Top 5 money hacks for the grandkids

While you might believe 'spoiling the grandkids' is part of your job description as nan or pop, it’s a good idea to take stock and remember – if you had a relationship with your own grandparents – how many favourite memories included all the gifts they’d bought you? We’d tip it’s not many. 

So, gather your lifetime of experience managing your finances and focus your energy on passing on some invaluable life lessons to your grandkids. 

Key learnings covered in this topic

  1. Ways to teach your grandkids about money
  2. The value of passing on your life lessons
  3. The importance of relationships in learning about finances. 

Here are our top 5 money hack tips: 

1.    You don’t have to spoil them 

While it might be tempting to see the big cheesy grin they give you when you have a gift for them at every visit, you might instead be encouraging a sense of entitlement.

Instead of regular gifts, focus on building memories together and passing on invaluable lessons – things that will last their lifetime. Even consider passing on some of your personal possessions that they might appreciate, such as costume jewellery, trinket boxes or books. 

2.    Let them earn some of their own money and save towards goals 

They might hear it from their parents, but teaching your grandchildren about setting savings goals is one of the most important things you can do to set them up for long-term financial success. 

Help them save up for that 'next big thing'. Once they’ve set a goal and set a date to achieve it, with Mum/Dad’s permission set up a high-interest savings account for them and save towards the goal together by letting them earn some extra pocket money when they visit. Once they hit the goal, celebrate the milestone by planning to go and purchase the 'thing' together.

3.    Teach them about investing 

While you could consider investing for them on their behalf* (if your budget allowed) kids learn by example, so why not involve them in the investment process? Use the opportunity to share your good/bad investment experiences, what you’ve learnt along the way, and how they might be able to avoid investment pitfalls of their own in the future. It can be as simple as saving for something that’s better quality, over a version that might not last them as long. 

Or, with Mum/Dad’s permission, consider investing in some stocks together and tracking the performance over time.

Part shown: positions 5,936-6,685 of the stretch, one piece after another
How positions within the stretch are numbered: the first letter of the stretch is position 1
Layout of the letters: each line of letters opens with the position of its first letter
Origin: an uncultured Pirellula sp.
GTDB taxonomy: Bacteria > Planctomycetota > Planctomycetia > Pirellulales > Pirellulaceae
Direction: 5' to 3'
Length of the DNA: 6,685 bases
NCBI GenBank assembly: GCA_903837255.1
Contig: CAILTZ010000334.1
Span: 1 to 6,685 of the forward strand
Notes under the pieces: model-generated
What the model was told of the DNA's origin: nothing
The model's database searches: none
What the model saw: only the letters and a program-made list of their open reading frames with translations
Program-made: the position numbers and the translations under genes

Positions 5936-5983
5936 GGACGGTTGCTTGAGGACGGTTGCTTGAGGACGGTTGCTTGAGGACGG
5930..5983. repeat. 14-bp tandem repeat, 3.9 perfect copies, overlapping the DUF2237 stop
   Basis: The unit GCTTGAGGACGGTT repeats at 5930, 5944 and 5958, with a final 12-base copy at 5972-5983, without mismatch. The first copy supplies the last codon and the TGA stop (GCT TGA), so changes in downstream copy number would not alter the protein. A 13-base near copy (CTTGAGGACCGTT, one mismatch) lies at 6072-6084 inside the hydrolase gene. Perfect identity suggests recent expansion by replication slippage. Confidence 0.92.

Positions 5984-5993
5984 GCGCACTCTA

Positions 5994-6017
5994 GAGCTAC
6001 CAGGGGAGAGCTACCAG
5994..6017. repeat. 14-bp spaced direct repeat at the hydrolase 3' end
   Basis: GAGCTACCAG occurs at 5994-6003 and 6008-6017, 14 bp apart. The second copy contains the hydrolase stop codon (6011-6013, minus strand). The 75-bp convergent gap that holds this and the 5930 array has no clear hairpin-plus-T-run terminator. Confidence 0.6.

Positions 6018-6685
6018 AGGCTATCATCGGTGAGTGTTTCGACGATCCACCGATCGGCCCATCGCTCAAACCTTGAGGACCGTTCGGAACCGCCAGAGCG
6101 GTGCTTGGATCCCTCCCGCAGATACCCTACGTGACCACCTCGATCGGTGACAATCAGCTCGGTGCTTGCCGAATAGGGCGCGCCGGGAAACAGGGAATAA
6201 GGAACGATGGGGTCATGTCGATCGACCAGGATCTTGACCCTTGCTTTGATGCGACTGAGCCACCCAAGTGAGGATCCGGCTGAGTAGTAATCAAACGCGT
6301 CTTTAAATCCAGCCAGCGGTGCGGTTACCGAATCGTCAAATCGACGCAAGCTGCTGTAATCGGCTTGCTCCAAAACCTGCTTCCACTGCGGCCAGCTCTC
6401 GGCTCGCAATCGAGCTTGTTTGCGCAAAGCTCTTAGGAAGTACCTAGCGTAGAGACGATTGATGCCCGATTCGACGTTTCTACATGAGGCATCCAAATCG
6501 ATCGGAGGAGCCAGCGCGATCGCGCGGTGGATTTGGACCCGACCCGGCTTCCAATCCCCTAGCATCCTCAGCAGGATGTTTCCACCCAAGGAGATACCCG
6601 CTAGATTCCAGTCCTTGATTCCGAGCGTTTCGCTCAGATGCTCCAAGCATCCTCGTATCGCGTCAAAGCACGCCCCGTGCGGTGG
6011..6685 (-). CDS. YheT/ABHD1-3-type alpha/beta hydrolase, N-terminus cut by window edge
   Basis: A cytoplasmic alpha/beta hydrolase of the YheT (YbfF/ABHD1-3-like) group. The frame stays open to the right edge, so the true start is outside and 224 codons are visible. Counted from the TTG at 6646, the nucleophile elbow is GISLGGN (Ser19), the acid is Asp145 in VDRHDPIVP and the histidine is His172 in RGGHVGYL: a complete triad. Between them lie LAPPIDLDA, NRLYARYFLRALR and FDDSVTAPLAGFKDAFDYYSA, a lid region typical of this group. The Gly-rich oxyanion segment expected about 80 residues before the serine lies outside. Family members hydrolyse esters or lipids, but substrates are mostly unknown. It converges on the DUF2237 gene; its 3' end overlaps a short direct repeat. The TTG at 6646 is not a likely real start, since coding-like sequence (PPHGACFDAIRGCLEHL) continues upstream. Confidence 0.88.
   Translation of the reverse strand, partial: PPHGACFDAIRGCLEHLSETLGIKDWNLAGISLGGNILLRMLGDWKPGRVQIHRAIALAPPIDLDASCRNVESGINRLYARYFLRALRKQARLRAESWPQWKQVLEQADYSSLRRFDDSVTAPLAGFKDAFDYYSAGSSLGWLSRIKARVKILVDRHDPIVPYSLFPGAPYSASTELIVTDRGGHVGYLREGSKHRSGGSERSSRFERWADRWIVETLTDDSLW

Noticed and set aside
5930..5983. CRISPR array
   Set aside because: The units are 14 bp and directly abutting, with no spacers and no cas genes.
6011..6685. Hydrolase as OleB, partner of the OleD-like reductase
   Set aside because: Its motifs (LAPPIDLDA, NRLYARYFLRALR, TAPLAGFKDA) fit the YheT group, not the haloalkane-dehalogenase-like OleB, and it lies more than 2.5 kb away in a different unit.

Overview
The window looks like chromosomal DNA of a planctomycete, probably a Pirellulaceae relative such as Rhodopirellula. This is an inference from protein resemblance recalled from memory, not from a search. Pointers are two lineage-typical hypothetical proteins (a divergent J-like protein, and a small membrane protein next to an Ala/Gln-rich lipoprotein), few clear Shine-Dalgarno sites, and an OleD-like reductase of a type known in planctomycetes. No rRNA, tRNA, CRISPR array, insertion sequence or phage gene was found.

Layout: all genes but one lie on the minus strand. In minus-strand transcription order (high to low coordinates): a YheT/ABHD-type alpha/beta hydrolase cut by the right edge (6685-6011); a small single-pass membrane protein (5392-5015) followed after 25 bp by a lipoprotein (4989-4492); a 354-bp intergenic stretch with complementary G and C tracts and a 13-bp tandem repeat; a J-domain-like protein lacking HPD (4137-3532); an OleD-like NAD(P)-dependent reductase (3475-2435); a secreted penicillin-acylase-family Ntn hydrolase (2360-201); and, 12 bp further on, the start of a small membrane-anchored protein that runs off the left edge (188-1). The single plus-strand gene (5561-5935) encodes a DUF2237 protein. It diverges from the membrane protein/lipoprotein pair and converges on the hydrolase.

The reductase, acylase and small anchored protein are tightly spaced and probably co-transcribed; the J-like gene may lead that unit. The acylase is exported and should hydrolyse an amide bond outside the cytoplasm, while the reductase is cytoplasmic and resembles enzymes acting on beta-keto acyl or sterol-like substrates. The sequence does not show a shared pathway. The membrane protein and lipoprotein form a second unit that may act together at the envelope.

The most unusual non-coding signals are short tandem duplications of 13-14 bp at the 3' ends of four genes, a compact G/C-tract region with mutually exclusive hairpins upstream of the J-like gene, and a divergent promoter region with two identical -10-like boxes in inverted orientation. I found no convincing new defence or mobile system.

If you’re not too confident about investing yourself, you could both participate in the ASX’s Sharemarket game as low-risk, educational way to learn the ropes, before taking the plunge with actual money. 

4.    If they’re old enough to have a super account, help them to sort it out ASAP

Our financial planners often hear members lament, 'I wish I took more notice of my super when I was younger’. Don’t let your grandkids make the same mistake. 

Helping them make sense of their super while they’re young will do wonders later on, thanks largely to the magic of compound interest. This can involve:

  • Helping them check their employer (if relevant) is actually paying them super.
  • Making sure they understand the importance of being with a super fund that performs well over the long-term.
  • Helping them understand their annual statement.
  • Combining super accounts to avoid paying multiple fees.
  • Helping them understand their insurance cover needs.  

The bottom line 

There’s an old adage: give someone a fish, and you’ll feed them for a day. Teach them to fish, and you’ll feed them for life.

Aussies have a huge debt problem and generally low levels of financial literacy. Teaching the next generation to become money savvy and forming good money habits at an early age is a challenge we must rise to together. And while you might believe this task is one for their parents, school teachers, or others – consider the fact you may be uniquely placed to help, simply because they may be more likely to listen to you – their biggest fan.

Looking for more ways to teach your grandkids about money? Find out here

*There are tax issues to consider if the child is under age 18. 

Information correct as at 5 February 2024.